New Liskeard has a much more prosaic history. it sits at the southern edge of the Little Clay Belt, a geographical anomaly of fertile soil amidst the rock and hills of the Canadian Shield, straddling the Quebec-Ontario border north of Lake Temiskaming. As French Canadian settlers and English-speaking World War I veterans cleared the land for their farms, ‘Liskeard’ grew as an agricultural market town where the Wabi River emptied into the Lake. Farming wasn’t easy, as the growing season that far north is pretty short, but persistent farmers survived and those who didn’t drifted into the mining and logging industries farther up in places like Kirkland Lake, Timmins, Cochrane and the Abitibi. Farming seems to be doing better now - perhaps new technologies and climate change are helping. There wasn’t much industry then to speak of except for the iron works and the canning factory; several promising ventures opened up in recent decades, but it’s a long way to those southern markets and few have survived. New Liskeard has no dramatic history like its two neighbours to the south, it has nice houses but nothing spectacular: it was just a comfortable, quiet and reasonably prosperous place to live and grow up in. One can’t ask for more.
The town’s major hotel and the two chain motels on the northern outskirts were full, so we had to settle for the Edgewater Motel and Campground, halfway between New Liskeard and Haileybury. It looks like a thousand other strip motels: a dozen or 15 rooms laid out along the highway, and I had my misgivings as we drove in. I could not have been more mistaken: clean rooms, fresh linen, beautifully tiled and well-equipped bathrooms, comfortable beds, reasonably priced ... and wi-fi for Thomas’s cellphone and iPad! John, the owner, is friendly and helpful, and a well-kept lawn stretches behind the building down to the Lake.
New Liskeard is now a mix of new and old: a ring of new bungalows around the older town that I remembered, lots of new stores in the ‘downtown’ but mostly housed in the same buildings that were there 60-70 years ago. It was good to see that the gracious old 1911 Carnegie library that I spent so much time in as a boy is still there, along with the 1905 Grand Union Hotel - the place that our parents would tell us to stay out of. The downtown looked a bit tired, though - I gather that the big shopping mall on the outskirts has sucked a lot of life out of the local businesses. We visited the house that I grew up in (it seemed so much smaller than the castle I recalled) and I was pleased at how many of the other homes in our neighbourhood were still there and at how many names came back to me.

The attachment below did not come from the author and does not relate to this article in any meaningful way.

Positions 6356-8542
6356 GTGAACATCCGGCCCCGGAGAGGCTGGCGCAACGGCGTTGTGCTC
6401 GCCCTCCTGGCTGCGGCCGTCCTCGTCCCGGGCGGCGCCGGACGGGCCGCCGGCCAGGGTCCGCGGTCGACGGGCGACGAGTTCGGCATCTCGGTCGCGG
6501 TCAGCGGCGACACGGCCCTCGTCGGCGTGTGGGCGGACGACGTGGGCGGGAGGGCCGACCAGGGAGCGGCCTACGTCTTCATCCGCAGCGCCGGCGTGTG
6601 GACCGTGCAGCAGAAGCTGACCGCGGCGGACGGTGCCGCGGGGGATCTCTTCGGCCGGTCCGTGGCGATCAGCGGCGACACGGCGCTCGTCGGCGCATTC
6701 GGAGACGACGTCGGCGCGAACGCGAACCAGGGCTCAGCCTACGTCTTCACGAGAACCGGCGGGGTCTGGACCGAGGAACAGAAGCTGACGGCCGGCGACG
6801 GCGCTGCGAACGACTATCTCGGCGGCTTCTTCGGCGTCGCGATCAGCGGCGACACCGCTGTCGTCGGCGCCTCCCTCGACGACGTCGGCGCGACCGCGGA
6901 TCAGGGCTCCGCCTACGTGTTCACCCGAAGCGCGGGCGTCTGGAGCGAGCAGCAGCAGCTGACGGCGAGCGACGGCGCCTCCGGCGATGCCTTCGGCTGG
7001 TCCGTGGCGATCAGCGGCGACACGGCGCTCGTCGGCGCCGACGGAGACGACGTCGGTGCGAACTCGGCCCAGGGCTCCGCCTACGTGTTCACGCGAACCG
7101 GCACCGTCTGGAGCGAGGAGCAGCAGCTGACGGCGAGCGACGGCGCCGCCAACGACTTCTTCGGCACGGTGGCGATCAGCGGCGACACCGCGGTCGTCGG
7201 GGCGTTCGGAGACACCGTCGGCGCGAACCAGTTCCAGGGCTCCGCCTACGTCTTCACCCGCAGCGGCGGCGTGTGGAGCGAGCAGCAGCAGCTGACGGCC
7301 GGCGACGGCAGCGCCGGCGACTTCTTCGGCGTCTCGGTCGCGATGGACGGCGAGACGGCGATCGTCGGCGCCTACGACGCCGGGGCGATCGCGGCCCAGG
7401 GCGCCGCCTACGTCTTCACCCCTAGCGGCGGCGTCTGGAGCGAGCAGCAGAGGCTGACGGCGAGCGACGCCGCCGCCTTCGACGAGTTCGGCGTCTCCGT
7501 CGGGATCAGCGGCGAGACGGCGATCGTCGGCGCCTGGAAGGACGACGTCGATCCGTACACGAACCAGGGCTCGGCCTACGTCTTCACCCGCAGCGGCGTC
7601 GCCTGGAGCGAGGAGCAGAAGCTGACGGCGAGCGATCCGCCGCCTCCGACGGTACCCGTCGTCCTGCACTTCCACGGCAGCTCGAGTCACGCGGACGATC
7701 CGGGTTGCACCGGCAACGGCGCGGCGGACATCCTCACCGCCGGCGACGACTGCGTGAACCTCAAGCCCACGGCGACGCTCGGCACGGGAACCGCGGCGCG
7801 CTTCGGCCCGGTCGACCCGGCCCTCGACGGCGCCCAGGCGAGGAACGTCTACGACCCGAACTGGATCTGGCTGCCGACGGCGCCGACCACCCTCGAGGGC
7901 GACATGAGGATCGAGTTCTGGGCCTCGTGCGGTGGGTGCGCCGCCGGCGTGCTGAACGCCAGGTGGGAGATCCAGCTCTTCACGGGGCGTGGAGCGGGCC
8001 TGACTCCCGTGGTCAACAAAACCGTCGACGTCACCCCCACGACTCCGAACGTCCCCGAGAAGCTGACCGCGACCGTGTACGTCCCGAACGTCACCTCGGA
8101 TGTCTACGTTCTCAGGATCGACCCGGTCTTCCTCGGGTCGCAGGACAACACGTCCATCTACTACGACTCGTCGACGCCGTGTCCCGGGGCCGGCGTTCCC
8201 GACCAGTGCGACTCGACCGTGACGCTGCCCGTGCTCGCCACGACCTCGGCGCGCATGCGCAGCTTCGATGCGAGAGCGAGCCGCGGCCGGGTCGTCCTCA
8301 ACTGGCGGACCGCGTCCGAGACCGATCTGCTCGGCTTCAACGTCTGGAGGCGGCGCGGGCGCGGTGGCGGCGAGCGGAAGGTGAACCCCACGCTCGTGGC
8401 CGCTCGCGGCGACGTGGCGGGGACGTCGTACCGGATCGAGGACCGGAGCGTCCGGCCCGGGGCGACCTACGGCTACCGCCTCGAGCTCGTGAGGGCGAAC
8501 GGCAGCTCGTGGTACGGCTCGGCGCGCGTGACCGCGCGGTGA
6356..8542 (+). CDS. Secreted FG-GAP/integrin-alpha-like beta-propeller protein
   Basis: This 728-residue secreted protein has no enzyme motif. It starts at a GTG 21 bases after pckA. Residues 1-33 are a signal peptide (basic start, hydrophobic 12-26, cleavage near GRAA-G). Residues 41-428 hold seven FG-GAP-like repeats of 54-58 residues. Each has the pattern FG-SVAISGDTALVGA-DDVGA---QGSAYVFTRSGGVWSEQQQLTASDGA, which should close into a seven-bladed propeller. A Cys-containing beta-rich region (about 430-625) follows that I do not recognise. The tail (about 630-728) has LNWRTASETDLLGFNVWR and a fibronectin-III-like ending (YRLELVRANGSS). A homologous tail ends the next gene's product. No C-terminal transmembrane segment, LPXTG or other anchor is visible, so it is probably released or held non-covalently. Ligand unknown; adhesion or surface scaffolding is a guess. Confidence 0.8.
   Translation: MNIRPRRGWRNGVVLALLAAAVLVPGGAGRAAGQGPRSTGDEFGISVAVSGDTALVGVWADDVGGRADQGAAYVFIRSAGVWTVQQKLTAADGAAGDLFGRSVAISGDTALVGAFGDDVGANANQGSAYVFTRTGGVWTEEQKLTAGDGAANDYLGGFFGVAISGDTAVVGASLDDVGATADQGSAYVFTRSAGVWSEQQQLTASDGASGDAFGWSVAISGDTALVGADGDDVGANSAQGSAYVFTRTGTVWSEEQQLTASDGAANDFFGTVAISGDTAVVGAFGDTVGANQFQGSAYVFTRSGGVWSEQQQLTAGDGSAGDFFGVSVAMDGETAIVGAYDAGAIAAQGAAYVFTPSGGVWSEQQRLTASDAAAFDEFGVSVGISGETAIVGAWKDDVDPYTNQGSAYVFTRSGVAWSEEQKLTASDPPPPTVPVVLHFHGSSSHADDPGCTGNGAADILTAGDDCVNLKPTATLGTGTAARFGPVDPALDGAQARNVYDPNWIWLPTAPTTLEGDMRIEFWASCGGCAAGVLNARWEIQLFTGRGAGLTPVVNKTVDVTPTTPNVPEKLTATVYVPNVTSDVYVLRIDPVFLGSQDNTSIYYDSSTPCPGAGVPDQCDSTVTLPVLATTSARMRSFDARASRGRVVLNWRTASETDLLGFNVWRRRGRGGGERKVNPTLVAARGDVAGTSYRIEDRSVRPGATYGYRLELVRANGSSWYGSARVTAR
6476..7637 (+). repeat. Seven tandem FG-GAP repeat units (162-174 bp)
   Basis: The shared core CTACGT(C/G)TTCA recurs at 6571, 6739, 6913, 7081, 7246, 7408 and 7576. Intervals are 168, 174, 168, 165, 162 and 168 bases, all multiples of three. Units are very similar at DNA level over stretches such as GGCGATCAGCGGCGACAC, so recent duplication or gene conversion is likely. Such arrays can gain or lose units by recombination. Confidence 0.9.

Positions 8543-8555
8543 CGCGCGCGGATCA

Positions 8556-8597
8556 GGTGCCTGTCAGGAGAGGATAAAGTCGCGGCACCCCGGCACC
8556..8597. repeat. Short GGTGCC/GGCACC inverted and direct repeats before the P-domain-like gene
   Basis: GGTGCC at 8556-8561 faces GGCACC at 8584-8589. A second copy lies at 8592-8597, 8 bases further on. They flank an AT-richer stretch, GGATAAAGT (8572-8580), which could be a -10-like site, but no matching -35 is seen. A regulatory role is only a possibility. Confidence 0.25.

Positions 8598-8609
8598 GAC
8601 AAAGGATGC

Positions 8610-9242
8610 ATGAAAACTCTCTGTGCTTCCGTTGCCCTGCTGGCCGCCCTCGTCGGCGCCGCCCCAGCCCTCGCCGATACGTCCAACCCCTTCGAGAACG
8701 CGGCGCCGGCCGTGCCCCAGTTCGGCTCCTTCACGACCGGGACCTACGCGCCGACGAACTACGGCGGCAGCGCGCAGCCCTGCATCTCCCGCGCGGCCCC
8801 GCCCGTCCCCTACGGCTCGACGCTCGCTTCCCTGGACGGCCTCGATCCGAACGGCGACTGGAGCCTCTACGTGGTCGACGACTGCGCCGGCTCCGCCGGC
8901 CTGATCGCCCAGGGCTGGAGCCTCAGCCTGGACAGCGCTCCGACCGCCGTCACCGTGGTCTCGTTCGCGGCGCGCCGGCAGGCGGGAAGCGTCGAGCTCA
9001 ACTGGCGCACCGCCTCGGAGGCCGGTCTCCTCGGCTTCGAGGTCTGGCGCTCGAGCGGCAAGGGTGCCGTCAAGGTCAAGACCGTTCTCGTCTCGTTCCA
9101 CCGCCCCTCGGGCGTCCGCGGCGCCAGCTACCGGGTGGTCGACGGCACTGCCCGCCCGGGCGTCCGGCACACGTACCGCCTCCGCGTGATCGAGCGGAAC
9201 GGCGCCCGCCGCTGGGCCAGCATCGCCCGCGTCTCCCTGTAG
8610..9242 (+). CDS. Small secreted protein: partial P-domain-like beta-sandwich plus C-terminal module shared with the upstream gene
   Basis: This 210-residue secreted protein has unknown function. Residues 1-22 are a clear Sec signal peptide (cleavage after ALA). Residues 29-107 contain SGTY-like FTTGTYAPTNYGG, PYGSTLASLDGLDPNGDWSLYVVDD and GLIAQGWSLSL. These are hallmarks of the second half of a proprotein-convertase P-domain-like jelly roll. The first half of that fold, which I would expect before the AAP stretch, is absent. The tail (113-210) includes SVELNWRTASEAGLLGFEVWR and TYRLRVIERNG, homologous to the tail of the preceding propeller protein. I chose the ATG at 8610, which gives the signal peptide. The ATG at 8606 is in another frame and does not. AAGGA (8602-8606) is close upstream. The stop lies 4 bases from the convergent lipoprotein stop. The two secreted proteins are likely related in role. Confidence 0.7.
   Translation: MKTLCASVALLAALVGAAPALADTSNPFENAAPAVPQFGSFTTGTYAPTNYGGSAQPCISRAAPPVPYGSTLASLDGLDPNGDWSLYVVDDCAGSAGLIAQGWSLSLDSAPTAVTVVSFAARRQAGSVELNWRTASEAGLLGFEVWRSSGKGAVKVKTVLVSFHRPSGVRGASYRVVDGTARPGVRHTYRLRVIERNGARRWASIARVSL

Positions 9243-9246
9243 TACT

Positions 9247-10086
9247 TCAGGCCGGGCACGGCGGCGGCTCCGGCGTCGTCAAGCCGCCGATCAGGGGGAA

I had a long, enjoyable chat over coffee at the Meteor Cafe in Haileybury (more about that later) with one of my old friends and classmates whom I had not seen in 40 years. It’s strange how some school friendships endure: it felt as relaxed and natural as though we had last met the previous summer. The next morning we drove out to visit another high school contemporary at his cottage on Twin Lakes, where my father had built our cottage after World War II. He has done some impressive historical research on Northern Ontario in general, including several books, and is presently engaged in a history of the George Taylor Hardware, his family’s old firm that once was a chain of a dozen branches across Northern Ontario and Northern Quebec. My father had been the comptroller for the company and he had kindly put together a number of texts and pictures about my father for my own genealogical efforts.
Now, the Meteor Cafe. Northern Ontario is known for many things, but fine dining has generally not been one of them. All that changed in 2016 when the Meteor Café opened in Haileybury. John, the motel owner, suggested that I go there for my coffee on our first afternoon; after I had seen the setting and the menu, I brought my daughter and grandsons there for supper that evening, and for breakfast and lunch the next day as well! I would rate it as one of the best restaurants I have eaten in for years, in terms of the quality of the food, the preparation and service, the décor, and the personality of its owners, Nicole Guertin and her partner, Jocelyn Blais.
Nicole can only be described as a ‘force de la nature’. Back in 2002, she was driving along Highway 11 and turned off to take a look at the Tri-Towns and Lake Temiskaming. She fell in love with the beauty and history of the region, with Lake Temiskaming, and in particular with a magnificent old Cobalt millionaire’s mansion in Haileybury that was up for sale. She returned the following year to buy it and, after overcoming some initial resistance from the neighbours, renovated it as a B&B. Over the next ten years she and Jocelyn acquired five more homes as B&Bs and another one to live in themselves.You can check the B&Bs out at www.presidentssuites.com.